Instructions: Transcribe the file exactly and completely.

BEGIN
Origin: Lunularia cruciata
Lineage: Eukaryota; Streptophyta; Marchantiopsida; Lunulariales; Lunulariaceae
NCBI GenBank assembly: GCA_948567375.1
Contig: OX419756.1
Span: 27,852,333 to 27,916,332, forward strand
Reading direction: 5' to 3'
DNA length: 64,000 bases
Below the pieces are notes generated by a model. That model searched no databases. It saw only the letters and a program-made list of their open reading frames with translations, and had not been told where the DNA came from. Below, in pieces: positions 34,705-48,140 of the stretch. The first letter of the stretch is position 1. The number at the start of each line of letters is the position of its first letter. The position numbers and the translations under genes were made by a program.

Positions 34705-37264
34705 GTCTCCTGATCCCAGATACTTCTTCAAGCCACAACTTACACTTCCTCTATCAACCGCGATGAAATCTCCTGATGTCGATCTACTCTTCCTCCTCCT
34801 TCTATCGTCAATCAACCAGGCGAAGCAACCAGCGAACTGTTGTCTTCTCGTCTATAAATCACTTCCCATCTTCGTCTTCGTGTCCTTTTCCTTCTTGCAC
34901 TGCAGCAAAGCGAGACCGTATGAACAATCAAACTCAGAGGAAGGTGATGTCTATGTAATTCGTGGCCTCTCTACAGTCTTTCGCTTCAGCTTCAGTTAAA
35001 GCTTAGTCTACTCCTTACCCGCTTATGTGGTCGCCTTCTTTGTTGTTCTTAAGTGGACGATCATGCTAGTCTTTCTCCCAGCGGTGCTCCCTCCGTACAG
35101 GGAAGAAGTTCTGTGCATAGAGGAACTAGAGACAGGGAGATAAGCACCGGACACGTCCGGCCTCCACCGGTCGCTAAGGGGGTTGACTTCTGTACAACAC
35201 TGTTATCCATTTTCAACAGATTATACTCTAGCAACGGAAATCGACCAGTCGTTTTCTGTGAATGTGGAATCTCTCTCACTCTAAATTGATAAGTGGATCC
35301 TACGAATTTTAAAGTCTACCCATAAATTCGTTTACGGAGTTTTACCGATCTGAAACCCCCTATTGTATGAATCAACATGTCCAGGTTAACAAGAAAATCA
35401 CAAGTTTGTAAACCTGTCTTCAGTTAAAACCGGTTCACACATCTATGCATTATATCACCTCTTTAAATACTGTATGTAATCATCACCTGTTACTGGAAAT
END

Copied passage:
Origin: Lunularia cruciata
Lineage: Eukaryota; Streptophyta; Marchantiopsida; Lunulariales; Lunulariaceae
NCBI GenBank assembly: GCA_948567375.1
Contig: OX419756.1
Span: 27,852,333 to 27,916,332, forward strand
Reading direction: 5' to 3'
DNA length: 64,000 bases
Below the pieces are notes generated by a model. That model searched no databases. It saw only the letters and a program-made list of their open reading frames with translations, and had not been told where the DNA came from. Below, in pieces: positions 34,705-48,140 of the stretch. The first letter of the stretch is position 1. The number at the start of each line of letters is the position of its first letter. The position numbers and the translations under genes were made by a program.

Positions 34705-37264
34705 GTCTCCTGATCCCAGATACTTCTTCAAGCCACAACTTACACTTCCTCTATCAACCGCGATGAAATCTCCTGATGTCGATCTACTCTTCCTCCTCCT
34801 TCTATCGTCAATCAACCAGGCGAAGCAACCAGCGAACTGTTGTCTTCTCGTCTATAAATCACTTCCCATCTTCGTCTTCGTGTCCTTTTCCTTCTTGCAC
34901 TGCAGCAAAGCGAGACCGTATGAACAATCAAACTCAGAGGAAGGTGATGTCTATGTAATTCGTGGCCTCTCTACAGTCTTTCGCTTCAGCTTCAGTTAAA
35001 GCTTAGTCTACTCCTTACCCGCTTATGTGGTCGCCTTCTTTGTTGTTCTTAAGTGGACGATCATGCTAGTCTTTCTCCCAGCGGTGCTCCCTCCGTACAG
35101 GGAAGAAGTTCTGTGCATAGAGGAACTAGAGACAGGGAGATAAGCACCGGACACGTCCGGCCTCCACCGGTCGCTAAGGGGGTTGACTTCTGTACAACAC
35201 TGTTATCCATTTTCAACAGATTATACTCTAGCAACGGAAATCGACCAGTCGTTTTCTGTGAATGTGGAATCTCTCTCACTCTAAATTGATAAGTGGATCC
35301 TACGAATTTTAAAGTCTACCCATAAATTCGTTTACGGAGTTTTACCGATCTGAAACCCCCTATTGTATGAATCAACATGTCCAGGTTAACAAGAAAATCA
35401 CAAGTTTGTAAACCTGTCTTCAGTTAAAACCGGTTCACACATCTATGCATTATATCACCTCTTTAAATACTGTATGTAATCATCACCTGTTACTGGAAAT